The approach to Taiwan is strangely at odds with its policy elsewhere in the region.
The ballots were barely stored for the 2014 local election in Taiwan when a raft of articles appeared in the U.S. media arguing that the shattering victory of the opposition pro-independence Democratic Progressive Party (DPP) over the pro-China Kuomintang (KMT) presaged another round of “tensions” across the Taiwan Strait. Rising zombie-like from its grave, this line revived an old criticism of the administration of DPP President Chen Shui-bian. From 2000 to 2008, when he was in power, Chen was accused of “provoking” China and causing “tension” in the Taiwan Strait. Indeed, in many media presentations, China was often depicted as the helpless victim of DPP provocations, without any agency of its own.
Since the military, bureaucracy, police, and legislature remained under KMT control, there was never any possibility that Chen could roll out of bed one morning and declare independence, as all knew. Instead, these unreal but constant accusations of “tension” served Beijing’s desire to suppress and discredit Chen and the DPP, both on its own behalf and to help its ally, the KMT. For a variety of reasons, commentators began repeating the KMT and Beijing line that Chen Shui-bian was “provocative,” especially after Chen won a second term. The U.S. government also eventually followed suit. Since one of Beijing’s major strategic goals is to transfer tension from the Washington-Beijing relationship to the Washington-Taipei relationship, every official U.S. hack on Chen Shui-bian and subsequent DPP leaders since has been a strategic victory for Beijing.
The simple reality is that the DPP does not increase tensions nor does the KMT soothe them. Instead, Beijing chooses the level of tensions it feels it needs to manage its relations with Washington, Taipei, and the two major Taiwan parties, while blaming others for its actions. For Beijing, “tension” is a foreign policy choice used to manipulate its interlocutors.
The claim that Taiwan “causes tension” has a striking uniqueness: In all other instances of tension along the Chinese frontier, U.S. officials and commentators routinely and assumptively treat China as the source of tension. It is only Taiwan that is different. For example, in the late 1960s Beijing suddenly manufactured a historically absurd and legally indefensible claim to the Senkaku Islands of Japan. The U.S. has asserted that it will defend the islands under the U.S.-Japan mutual defense treaty and criticized China’s illegal air-defense identification zone and other aggressive acts. Nor has the U.S. been shy in criticizing China’s claim to most of the South China Sea, recently offering a highly publicized legal document refuting the Chinese claims. The U.S. also conducts diplomacy with regional powers obviously aimed at countering China. Washington and the U.S. media seldom publicly criticize Japanese, Vietnamese, Malaysian, or Indonesian leaders for resisting Chinese expansion (“causing tension”). Only Taiwan receives that treatment.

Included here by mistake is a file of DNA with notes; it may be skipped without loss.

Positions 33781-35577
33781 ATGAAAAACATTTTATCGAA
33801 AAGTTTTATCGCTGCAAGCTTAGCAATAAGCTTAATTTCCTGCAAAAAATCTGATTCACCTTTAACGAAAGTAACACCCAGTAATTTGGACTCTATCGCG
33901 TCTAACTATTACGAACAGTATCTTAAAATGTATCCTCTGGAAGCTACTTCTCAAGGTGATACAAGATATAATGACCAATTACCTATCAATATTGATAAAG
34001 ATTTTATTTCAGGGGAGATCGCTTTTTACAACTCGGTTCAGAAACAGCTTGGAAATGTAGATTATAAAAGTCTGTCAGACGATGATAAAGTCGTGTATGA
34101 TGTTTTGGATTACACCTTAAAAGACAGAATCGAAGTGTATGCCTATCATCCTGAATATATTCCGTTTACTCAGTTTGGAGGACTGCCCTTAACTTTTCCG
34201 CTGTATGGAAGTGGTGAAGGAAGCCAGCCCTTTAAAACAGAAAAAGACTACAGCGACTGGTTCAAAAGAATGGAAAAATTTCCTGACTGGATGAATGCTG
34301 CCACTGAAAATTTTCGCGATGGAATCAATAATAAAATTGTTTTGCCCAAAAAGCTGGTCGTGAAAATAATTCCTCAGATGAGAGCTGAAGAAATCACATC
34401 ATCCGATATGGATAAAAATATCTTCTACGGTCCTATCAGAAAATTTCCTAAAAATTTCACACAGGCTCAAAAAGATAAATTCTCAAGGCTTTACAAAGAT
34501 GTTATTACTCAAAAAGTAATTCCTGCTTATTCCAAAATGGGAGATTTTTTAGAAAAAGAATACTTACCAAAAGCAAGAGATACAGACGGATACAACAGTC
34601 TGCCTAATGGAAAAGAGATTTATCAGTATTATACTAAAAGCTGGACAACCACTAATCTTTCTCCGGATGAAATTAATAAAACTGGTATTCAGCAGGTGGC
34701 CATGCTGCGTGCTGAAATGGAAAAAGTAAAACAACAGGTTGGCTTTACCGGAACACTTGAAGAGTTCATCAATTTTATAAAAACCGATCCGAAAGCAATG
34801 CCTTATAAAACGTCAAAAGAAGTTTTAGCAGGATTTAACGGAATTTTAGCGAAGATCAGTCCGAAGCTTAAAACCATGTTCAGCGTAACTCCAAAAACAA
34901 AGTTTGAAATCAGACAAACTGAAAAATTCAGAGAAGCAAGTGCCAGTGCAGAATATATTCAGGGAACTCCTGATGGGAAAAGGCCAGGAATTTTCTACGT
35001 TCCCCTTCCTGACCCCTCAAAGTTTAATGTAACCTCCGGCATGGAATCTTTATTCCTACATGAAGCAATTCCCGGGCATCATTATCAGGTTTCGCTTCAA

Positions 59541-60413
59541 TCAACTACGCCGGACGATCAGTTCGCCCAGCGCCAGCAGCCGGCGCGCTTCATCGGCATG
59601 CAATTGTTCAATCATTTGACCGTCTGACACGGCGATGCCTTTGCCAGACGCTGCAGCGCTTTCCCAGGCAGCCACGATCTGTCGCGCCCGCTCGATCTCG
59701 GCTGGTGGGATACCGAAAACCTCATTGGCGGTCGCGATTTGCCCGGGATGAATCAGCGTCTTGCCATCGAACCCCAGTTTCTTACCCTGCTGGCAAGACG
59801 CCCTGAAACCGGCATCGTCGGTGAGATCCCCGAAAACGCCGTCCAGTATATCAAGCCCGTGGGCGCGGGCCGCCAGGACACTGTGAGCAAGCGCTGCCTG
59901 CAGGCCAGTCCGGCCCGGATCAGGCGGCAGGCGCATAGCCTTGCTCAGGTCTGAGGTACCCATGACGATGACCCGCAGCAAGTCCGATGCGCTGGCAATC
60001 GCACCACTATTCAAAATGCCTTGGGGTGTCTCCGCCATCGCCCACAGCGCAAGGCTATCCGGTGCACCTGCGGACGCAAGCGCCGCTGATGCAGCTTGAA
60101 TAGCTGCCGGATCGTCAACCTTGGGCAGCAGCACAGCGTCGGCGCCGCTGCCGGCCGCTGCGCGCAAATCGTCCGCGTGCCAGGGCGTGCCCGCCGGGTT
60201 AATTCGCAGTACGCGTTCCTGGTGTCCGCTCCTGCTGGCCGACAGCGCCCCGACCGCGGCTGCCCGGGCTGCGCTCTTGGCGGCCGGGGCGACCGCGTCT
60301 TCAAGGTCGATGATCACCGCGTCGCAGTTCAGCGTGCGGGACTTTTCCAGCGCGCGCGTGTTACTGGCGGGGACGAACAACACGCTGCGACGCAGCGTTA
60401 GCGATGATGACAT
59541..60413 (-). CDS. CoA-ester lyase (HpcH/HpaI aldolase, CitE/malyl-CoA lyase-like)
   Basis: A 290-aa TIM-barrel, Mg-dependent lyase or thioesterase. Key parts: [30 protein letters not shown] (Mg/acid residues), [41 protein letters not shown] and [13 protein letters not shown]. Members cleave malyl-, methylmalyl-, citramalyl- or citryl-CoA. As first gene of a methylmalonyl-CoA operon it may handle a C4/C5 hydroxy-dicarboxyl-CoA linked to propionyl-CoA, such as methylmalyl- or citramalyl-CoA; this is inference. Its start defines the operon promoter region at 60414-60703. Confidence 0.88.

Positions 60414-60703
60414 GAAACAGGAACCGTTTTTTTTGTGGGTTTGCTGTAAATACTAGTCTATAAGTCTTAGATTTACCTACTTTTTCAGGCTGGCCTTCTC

Washington’s strange Taiwan policy, criticizing the pro-Taiwan side for resisting Chinese expansion (“causing tension”) while supporting the pro-China party in Taiwan (and indirectly, China itself), is deeply at odds with U.S. policy elsewhere in Asia. Because it is a policy predicated on the dominance of the KMT, given the changes sweeping Taiwan, it is rapidly becoming a policy in search of a future. The recent local election loss, which left the KMT in disarray, is merely the distant glow of the forest fire on the horizon that incoming KMT Chairman Eric Chu may find it difficult to hold at bay, even with the KMT’s huge resource advantages.